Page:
COVID Will Kill as Many Americans in 9 Months as the Flu Has in 9 Years
Researchers predict about 300,000 deaths by December 1. Here's how that compares to the flu.
Given the ongoing surge of COVID-19 across the nation, it's likely no surprise that the coronavirus is claiming more lives than experts initially estimated. The latest projections from the University of Washington's Institute for Health Metrics and Evaluation (IHME), an independent global health research center, show that the COVID-related death toll will reach nearly 300,000 by December 1. The IMHE's COVID projections are used as a reliable resource for the White House Coronavirus Task Force, as well as a vast number of reputable media outlets. And their latest numbers show just how much damage COVID-19 is expected to do, especially when you compare it to the flu.
With each passing week, the IMHE's forecast has looked more and more bleak. In late July, the IHME updated its projected coronavirus fatalities from 219,000 to 234,000 by November 1. This week, the expected coronavirus-related fatality projections shot up again to 295,011 deaths by December 1.
The primary reason for the uptick? People not universally following the safety measures designed to limit transmission of the virus, like wearing masks and social distancing, according to IHME. "It appears that people are wearing masks and socially distancing more frequently as infections increase, then after a while, as infections drop, people let their guard down and stop taking these measures to protect themselves and others," IMHE Director Chris Murray said in a statement. That lax behavior in turn, he says, "leads to more infections. And the potentially deadly cycle starts over again."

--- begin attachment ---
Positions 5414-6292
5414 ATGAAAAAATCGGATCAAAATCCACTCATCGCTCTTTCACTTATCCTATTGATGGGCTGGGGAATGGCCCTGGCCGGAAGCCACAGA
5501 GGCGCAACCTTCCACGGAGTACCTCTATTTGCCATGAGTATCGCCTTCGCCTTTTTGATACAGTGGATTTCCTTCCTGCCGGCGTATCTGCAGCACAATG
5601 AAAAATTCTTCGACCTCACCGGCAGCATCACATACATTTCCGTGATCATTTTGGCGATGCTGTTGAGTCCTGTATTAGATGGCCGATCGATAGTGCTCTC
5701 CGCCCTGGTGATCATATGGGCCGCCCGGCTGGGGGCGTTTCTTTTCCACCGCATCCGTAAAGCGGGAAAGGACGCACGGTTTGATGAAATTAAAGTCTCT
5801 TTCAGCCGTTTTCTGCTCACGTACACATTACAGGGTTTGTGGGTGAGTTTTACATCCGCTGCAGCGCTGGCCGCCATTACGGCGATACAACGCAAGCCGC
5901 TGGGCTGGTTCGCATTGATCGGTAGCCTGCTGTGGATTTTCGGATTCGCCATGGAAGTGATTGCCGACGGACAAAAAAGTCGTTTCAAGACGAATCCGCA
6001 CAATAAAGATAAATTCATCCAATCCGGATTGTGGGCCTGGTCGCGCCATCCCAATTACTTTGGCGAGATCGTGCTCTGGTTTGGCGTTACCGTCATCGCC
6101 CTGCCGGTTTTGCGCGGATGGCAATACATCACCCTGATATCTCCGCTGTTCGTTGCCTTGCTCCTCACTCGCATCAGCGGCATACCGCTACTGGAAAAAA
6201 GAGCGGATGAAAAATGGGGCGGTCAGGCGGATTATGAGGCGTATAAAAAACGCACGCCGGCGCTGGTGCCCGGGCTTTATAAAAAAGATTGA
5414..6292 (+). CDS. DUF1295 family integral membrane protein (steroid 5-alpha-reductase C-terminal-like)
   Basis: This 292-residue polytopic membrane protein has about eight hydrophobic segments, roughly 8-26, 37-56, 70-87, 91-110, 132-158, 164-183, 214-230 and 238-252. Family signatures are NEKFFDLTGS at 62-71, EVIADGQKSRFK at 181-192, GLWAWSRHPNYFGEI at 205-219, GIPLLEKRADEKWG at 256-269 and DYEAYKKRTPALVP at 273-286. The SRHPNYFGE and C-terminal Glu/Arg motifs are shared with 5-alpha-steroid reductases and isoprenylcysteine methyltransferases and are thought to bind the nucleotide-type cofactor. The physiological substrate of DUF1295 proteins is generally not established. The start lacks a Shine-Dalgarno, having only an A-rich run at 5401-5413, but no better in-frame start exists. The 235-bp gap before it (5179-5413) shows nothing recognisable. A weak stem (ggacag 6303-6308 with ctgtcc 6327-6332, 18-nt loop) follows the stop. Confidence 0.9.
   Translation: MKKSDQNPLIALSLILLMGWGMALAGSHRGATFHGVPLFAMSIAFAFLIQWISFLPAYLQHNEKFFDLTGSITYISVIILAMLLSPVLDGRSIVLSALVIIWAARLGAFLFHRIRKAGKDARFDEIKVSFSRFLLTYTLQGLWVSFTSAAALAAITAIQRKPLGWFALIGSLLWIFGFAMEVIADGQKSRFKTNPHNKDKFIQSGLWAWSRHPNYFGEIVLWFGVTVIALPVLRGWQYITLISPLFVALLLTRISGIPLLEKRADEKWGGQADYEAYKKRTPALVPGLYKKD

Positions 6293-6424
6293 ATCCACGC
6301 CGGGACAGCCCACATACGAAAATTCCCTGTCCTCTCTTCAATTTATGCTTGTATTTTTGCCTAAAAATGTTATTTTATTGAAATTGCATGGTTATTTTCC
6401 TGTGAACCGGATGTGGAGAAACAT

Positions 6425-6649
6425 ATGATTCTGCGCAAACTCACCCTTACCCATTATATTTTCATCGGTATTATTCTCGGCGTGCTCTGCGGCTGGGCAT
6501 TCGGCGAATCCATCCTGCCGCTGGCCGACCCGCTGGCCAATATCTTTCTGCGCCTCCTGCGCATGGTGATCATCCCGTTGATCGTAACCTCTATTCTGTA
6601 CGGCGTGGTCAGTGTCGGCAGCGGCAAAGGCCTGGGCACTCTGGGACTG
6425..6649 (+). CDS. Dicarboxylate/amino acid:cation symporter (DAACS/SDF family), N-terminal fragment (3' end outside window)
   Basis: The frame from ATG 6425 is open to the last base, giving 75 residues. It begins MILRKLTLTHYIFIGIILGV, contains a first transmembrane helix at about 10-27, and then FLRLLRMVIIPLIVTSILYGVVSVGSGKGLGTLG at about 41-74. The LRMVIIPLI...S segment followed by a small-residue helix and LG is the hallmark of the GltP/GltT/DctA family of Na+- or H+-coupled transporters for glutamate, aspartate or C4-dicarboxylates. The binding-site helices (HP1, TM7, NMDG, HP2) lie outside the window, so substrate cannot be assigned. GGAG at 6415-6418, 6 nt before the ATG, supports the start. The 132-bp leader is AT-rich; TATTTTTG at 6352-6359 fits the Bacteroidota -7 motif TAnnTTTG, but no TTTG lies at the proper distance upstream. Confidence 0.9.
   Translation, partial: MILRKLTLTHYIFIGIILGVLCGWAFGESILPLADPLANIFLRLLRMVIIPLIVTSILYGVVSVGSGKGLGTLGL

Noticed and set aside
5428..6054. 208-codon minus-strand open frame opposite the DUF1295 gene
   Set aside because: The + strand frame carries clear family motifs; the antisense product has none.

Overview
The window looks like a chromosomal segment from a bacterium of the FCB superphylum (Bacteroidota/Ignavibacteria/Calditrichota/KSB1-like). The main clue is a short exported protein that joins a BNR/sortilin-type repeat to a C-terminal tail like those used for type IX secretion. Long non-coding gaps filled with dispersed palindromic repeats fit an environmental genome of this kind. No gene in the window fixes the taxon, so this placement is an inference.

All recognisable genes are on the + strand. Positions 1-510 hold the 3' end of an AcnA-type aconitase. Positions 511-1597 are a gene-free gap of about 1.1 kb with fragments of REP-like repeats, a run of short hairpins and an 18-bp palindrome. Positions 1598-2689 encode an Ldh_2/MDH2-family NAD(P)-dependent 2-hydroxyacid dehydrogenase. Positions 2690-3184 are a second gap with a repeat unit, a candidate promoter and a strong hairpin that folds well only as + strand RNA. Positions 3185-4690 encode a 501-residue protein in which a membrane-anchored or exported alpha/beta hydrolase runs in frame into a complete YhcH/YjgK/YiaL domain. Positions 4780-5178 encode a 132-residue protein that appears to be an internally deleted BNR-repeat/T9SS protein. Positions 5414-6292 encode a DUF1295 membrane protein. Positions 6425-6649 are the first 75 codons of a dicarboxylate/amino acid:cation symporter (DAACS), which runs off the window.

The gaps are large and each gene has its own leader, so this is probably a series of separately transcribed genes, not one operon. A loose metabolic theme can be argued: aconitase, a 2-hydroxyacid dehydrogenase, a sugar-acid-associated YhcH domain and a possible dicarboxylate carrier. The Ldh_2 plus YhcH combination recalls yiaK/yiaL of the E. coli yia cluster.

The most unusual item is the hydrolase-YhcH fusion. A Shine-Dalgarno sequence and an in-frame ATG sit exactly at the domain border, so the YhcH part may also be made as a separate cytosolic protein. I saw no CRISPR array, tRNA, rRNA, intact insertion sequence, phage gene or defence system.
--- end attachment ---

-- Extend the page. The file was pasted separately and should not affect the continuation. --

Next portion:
He added: "The public's behavior had a direct correlation to the transmission of the virus and, in turn, the numbers of deaths."
One common refrain that's come up amid this pandemic is how COVID-19 deaths compare to those caused by the flu. Looking at the data from the Centers for Disease Control and Prevention (CDC) on flu-related deaths, the seasonal affliction has caused 300,157 deaths between the 2011-2012 season and the 2018-2019 season. That's 12,000 in 2011-2012; 43,000 in 2012-2013; 38,000 in 2013-2014; 51,000 in 2014-2015; 23,000 in 2015-2016, 38,000 in 2016-2017; 61,000 in 2017-2018; and 34,157 in 2018-2019. (The CDC notes that "estimates from the 2017-2018 and 2018-2019 seasons are preliminary and may change as data are finalized.")
Considering the novel coronavirus first started to wreak havoc in the U.S. in March, it appears it will take just nine months—March through November—for COVID-19 to claim as many American lives as the flu has in nine years.
And the truth is, these COVID-19 numbers could get even worse, the IMHE notes. Their new projections are based on the assumption that current mandates designed to slow the spread of the virus will stay in effect until December 1. But the projected total deaths will rise significantly to over 384,000 fatalities if these mandates are eased.
However, if universal mask-wearing is instituted across the nation, then the projected fatalities fall to roughly 227,000 deaths by December 1. And for more on the future of COVID-19 in certain states, check out Here's When Your State Will Have to Shut Down Again, New Research Shows.